What are the positives and negatives about the current New York nightlife scene? I think the positives are that social clubs are booking and promoting new music, not just booking people to play the radio. I believe that’s partly because of YouTube and other outlets promoting new music, which now gets to the masses and not just DJs. At this time there’s no need to wait on radio stations and the losers at MTV to play new music. MTV wanted us to believe that reality TV was bigger than music and more profitable to shareholders but I think it’s safe to say that YouTube has a brighter future then Viacom. You only have to look at Lady Gaga’s career and how the web took her to new highs. Then, if you look at Lavo, Provocateur, SL and other socially/bottle-driven clubs, they have taken a serious approach to booking the established and rising stars in electronic music.

In Brooklyn we have world-wide sensations and New Yorkers need to be proud that we have such a creative force in our hometown. We also have a new rising star in festivals with Electric Zoo and you have to give it to Mike Bindra for taking that chance and seeing the vision in doing a purely electronic music festival. We are also lucky to have Bowery Presents in NYC and great live music shows at Bowery, Webster Hall, and Music Hall of Williamsburg. Le Bain has a great music policy now, with Jerome and Neil Aline and Cielo is a stable for house heads. On Fridays, Webster Hall Friday is dubstep heaven and draws the biggest acts from dubstep and electro. The brunch/restaurant parties in NYC are off the hook, day and night, including Lavo and Bagatelle. Rocco Ancarola’s Sunday night is my favorite party at the moment and the DJ plays almost no house and no hip-hop, so that’s rare. There are lots of performers and it’s held in a restaurant so you see people like U2, Paul Oakenfold and movie stars dancing on tables to world music.

Negatives, well that’s easy: Some aspects have not changed much, including bottle service, door policies, a lack of diverse crowds, too much focus on money and no culture, to list a few. Also, rent is too damn high, as our friend who ran for mayor said.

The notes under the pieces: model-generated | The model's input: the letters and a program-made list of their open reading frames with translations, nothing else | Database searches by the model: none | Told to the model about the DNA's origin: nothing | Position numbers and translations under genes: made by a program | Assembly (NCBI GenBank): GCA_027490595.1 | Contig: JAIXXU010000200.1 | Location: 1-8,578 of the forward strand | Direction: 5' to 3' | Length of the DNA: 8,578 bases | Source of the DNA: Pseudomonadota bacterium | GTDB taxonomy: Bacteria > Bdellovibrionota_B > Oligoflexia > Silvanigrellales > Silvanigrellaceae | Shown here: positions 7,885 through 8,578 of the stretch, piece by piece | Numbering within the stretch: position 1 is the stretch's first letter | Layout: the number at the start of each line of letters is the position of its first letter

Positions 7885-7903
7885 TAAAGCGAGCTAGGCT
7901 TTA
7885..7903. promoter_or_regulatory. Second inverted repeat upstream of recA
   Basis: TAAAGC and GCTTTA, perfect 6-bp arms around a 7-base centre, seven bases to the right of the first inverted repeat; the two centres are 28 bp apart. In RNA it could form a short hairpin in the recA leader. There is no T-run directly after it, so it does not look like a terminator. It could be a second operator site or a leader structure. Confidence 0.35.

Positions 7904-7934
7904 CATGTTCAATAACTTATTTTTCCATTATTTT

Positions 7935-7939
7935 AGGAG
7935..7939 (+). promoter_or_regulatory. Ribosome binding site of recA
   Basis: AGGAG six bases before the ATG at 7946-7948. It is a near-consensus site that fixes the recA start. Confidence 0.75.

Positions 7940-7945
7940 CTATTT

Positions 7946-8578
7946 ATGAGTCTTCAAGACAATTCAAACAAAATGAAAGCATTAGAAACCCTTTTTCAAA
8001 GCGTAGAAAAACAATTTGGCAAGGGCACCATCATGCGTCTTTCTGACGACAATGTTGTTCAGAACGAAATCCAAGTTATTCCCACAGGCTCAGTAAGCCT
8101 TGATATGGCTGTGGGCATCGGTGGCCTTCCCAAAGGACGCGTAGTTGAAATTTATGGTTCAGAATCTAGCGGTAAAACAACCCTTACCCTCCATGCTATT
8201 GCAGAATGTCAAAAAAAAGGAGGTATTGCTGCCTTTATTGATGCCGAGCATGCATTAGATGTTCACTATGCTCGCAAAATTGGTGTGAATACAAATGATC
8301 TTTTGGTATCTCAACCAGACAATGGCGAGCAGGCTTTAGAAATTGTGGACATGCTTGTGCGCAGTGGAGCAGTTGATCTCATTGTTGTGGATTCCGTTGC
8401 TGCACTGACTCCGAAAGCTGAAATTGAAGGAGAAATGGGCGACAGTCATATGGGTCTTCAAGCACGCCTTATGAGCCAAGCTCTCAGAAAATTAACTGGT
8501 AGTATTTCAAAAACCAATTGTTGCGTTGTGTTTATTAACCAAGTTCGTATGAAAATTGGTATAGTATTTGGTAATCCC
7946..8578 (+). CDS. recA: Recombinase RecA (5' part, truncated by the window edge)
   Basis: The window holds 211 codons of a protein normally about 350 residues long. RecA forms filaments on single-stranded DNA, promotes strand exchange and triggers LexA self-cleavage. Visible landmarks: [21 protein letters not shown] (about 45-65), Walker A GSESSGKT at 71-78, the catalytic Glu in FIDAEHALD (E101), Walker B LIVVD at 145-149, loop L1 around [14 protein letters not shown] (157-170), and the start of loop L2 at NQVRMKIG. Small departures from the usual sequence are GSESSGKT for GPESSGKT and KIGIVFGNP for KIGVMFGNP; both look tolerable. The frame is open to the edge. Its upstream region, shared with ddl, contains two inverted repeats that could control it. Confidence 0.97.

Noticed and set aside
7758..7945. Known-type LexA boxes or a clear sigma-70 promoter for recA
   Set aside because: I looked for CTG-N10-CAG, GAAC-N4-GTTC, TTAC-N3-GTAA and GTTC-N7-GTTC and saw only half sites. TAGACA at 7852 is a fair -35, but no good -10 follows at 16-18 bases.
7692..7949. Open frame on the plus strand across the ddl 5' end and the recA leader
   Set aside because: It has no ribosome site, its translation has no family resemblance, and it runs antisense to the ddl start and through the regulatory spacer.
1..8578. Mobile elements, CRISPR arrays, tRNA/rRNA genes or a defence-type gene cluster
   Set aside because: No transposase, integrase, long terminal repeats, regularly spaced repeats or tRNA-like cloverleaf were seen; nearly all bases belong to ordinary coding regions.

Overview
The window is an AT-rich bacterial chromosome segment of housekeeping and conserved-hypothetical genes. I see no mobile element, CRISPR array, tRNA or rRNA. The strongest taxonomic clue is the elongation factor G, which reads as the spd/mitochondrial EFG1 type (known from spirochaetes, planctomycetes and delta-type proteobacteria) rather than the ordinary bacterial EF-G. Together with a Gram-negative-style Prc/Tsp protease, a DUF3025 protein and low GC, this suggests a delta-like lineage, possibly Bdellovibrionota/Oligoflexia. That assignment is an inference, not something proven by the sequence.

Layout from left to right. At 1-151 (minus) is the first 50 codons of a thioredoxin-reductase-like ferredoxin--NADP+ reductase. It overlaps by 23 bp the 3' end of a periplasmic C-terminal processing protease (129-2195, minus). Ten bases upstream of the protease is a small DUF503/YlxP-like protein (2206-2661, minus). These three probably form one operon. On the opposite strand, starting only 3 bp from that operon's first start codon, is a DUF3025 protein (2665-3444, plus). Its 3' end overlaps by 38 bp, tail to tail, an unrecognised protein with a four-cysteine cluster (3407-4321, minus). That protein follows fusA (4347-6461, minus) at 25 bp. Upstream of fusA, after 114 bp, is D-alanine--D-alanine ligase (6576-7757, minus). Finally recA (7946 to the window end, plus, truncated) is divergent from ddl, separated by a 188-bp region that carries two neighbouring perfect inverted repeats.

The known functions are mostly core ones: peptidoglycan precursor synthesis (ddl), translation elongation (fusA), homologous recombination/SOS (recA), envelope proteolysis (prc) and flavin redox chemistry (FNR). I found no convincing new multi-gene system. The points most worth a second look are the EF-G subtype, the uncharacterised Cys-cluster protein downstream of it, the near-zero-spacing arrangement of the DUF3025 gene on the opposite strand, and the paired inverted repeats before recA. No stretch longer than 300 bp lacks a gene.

Where is Brooklyn headed? Brooklyn can only get bigger and better, it’s where the youth of NYC look to live, not Manhattan. It’s very international especially Williamsburg and Dumbo. People used to move to places like Williamsburg to save money on rent and now they live there because they want to be with friends. To me, Williamsburg offers what Manhattan is not able to offer—a real community. Manhattan is becoming very generic, which is not cool to watch because there are still areas that feel like community, for example the West Village. But most people can’t afford to live in those areas so it’s a luxury for them. More people will move to Brooklyn from all over the country and the world before even touching down in Manhattan. There’s already more people living in Brooklyn over Manhattan so it can seen as its’ own city or even funnier, Manhattan as a suburb of Brooklyn (that’s a joke). Brooklyn can expect some of the issues from Manhattan over time, like more chain stores (Starbucks, etc) and rising rent costs. Rent prices have gone up a lot over the last 10 years, and more than doubled and tripled in some areas, but there’s been great progress for the communities in Brooklyn and Queens at Manhattan’s cultural expense.

Are you British, or is that a speech impediment? And why are you in New York? I’m a big city guy, born in London and was very lucky to be born in what I’m told is the music capital of the world, although NYC and Brooklyn are fighting back strong.

Rudolf Piper Is Alive in Brazil